Templar Knight Barral de Gauzignan, Preceptor of Le Puy in Provence.  As Daray and Lurs, played their part in the recruitment of new members, and unlike them he held an important position within the order.  In 1296 he held the post of Preceptor in Saint-Giles, and from 1298 was Lieutenant to the Master of Provence.  The presence of the Provence Templars aroused much interest, for this region was under the reign and jurisdiction of Charles II of Anjou and Count of Provence… and arrests followed Gauzignan flight to safety.  Like others who tried to escape he was caught and arrested and brought to trial, where he admitted that questionable rituals took place within the Temple, and denied taking part in said rituals.

Templar Knight one Hugues de Chalon (Hugo de Cabilone), Preceptor of commandery at Thors, Champagne.  His trial records revealed that he took it upon himself to reduce the alms for the poor.  He was a knight with power, for his uncle was Hugues de Pairaud and as such this contributed to his political career.  In 1302 the Pope summoned leading clerics and religious leaders, and Hugues de Chalon went in place of Hugues de Pairaud.

Hugues de Chalon brother of Gerard de Montclair, together with other accomplices had planned to kill the King of France, an anointed sovereign.

Questions have been asked through history, who is Gerard de Montclair, for his name amongst the Templars does not exist, but one Richard de Montclair, who was in Cyprus around 1304 does.  So could it be, that Richard and Gerard de Montclair be one and the same person.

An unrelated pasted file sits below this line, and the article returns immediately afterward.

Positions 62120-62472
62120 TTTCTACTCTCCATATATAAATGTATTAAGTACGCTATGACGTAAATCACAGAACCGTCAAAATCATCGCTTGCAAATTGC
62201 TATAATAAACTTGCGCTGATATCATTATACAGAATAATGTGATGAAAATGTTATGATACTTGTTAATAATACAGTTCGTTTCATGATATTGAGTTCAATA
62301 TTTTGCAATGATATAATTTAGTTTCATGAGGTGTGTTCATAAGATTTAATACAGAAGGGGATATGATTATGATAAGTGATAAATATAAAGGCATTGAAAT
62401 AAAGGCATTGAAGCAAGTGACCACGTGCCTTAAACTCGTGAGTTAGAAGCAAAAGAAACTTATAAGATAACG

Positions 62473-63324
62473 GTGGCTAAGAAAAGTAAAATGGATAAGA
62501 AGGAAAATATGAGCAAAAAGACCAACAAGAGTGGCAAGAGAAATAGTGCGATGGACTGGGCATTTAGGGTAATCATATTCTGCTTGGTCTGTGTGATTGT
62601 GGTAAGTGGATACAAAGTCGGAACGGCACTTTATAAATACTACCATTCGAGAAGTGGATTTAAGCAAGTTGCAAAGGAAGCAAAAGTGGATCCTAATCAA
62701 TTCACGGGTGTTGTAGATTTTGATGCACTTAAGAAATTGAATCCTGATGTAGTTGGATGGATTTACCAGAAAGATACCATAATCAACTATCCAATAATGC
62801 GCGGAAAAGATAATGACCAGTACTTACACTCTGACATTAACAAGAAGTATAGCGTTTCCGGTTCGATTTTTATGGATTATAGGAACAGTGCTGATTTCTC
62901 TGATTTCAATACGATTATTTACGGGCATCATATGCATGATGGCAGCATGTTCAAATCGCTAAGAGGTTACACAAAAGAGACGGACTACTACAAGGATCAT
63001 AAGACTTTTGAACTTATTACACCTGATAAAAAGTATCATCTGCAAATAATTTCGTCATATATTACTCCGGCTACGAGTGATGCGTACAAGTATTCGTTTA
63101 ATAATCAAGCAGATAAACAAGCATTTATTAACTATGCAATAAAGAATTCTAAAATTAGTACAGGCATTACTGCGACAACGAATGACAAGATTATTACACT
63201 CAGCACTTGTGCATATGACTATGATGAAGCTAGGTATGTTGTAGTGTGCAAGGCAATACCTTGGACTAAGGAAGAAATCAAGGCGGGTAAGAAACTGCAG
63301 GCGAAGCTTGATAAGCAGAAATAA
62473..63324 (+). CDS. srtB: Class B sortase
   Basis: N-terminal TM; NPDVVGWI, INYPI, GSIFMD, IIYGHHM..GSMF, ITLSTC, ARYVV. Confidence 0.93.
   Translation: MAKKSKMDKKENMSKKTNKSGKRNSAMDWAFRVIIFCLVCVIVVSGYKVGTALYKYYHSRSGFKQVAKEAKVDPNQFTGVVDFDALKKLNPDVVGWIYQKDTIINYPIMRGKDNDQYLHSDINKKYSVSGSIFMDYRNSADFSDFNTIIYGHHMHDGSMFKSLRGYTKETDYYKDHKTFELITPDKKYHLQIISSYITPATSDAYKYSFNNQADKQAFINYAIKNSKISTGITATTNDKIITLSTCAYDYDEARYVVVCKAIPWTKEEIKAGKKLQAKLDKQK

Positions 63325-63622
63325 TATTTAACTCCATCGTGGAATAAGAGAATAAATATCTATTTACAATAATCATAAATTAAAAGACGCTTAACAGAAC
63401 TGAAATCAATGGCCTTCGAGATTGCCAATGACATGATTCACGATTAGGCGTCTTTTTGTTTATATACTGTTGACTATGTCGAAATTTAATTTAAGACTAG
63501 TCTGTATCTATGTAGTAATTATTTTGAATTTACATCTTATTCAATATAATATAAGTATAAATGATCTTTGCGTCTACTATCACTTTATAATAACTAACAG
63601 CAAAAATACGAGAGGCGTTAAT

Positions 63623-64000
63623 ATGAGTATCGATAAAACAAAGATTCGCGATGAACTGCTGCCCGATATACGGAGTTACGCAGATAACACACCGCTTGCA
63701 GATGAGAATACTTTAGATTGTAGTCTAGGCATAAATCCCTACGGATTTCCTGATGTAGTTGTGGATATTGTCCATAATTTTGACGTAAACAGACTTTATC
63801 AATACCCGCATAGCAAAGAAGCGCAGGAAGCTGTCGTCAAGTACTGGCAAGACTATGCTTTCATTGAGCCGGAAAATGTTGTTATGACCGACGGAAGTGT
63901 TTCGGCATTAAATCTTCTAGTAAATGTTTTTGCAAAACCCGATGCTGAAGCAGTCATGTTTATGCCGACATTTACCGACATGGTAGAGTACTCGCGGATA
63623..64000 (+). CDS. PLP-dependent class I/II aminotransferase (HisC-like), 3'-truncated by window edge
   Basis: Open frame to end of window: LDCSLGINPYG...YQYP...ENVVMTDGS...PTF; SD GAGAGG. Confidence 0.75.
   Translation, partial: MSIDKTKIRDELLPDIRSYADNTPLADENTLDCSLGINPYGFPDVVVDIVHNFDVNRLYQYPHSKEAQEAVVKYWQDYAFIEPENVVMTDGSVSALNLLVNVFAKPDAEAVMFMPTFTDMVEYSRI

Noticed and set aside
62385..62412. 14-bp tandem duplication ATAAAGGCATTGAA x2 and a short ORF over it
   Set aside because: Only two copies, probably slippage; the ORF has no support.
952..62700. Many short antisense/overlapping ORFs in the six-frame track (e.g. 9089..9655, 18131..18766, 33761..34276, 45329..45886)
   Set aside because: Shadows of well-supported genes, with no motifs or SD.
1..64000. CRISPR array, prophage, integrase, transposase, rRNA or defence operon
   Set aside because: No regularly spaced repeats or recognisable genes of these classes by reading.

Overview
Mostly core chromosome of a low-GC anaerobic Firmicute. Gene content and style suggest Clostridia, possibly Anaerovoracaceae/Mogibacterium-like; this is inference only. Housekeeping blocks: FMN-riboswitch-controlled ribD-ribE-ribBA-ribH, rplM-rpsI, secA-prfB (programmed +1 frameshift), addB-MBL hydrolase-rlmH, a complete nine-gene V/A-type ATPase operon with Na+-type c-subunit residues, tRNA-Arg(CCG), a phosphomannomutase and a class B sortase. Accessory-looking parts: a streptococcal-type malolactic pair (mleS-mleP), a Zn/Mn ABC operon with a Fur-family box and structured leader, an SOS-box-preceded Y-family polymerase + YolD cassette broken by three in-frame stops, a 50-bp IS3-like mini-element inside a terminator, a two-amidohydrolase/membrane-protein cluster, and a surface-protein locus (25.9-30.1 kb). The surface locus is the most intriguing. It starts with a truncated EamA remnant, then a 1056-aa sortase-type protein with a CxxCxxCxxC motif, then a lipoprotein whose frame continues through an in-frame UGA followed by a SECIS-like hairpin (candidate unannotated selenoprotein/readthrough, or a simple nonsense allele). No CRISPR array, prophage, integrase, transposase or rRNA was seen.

One of the key figures, a known villain amongst the Knights Templar, is Gerard de Villiers, who in 1297 became Lieutenant to the Master of France, a post held by Hugues de Pairaud.  In 1300 Villiers was appointed Master of France.  He held the second rank in the hierarchy of French Templars, and was often called upon to take the leading role of the ‘Order’ in France.

According to trial records of the Knights Templar, Gerard de Villiers was described as a devil within the Order.  Accusations made under threat of death, demanded that newcomers would deny God and spit upon the cross, as also testified under interrogation by Templat; Nicolas d’Amiens.  Another accusation concerned a mysterious head, which was kept in a leather sack by Hugues de Besancon, Villier’s personal assistant.  Raul de Gizy Preceptor in Lagny-le-Sec, made his deposition in November 1307 concerning this head.  Villiers was accused that in 1302, he fled the island of Rouad with other Templars, which had come under attack by the Mameluks.

One of the most crushing accusations against Gerard de Villier’s was made by Jean de Chalon, Precepto of Namur.  He confirmed total corruption within the Order and blasphemous rites, many of which took place at the Chambers of the French Templars in Paris.  Those who resisted these godless acts would find themselves in the Templar prison in Merlen.  Jean de Chalon, prison guard at Merlon prison witnessed the deaths of nine Templar prisoners.

He further stated that leaders of the Order, feared trouble was at hand, and Gerard de Villiers put to sea with eighteen ships and fifty horses.  One Hugues de Chalon also fled taking with him Hugues de Pairaud’s treasure, which more than likely was the Knights Templar treasure stored at the Templar Temple in Paris.

The Villiers family, noblest within the “Knights Templar.”  Jean de Villiers was Grand Master of the Hospital, who heroically stood by his brothers in defence of Acre in 1291.  Pierce de Villiers another member of the family, held the post of Templar Commander in Aquitaine from 1292-1300.

According to trial records, Templar priest one Guillaume de Villiers, refused to defend the ‘Order of the Knights Templar’ before the papal commission, referring to his old age.  Whilst Bernard de Villiers, Preceptor in Sent-Paul-la-Roche testified against the Knights Templar in 1309 and 1311.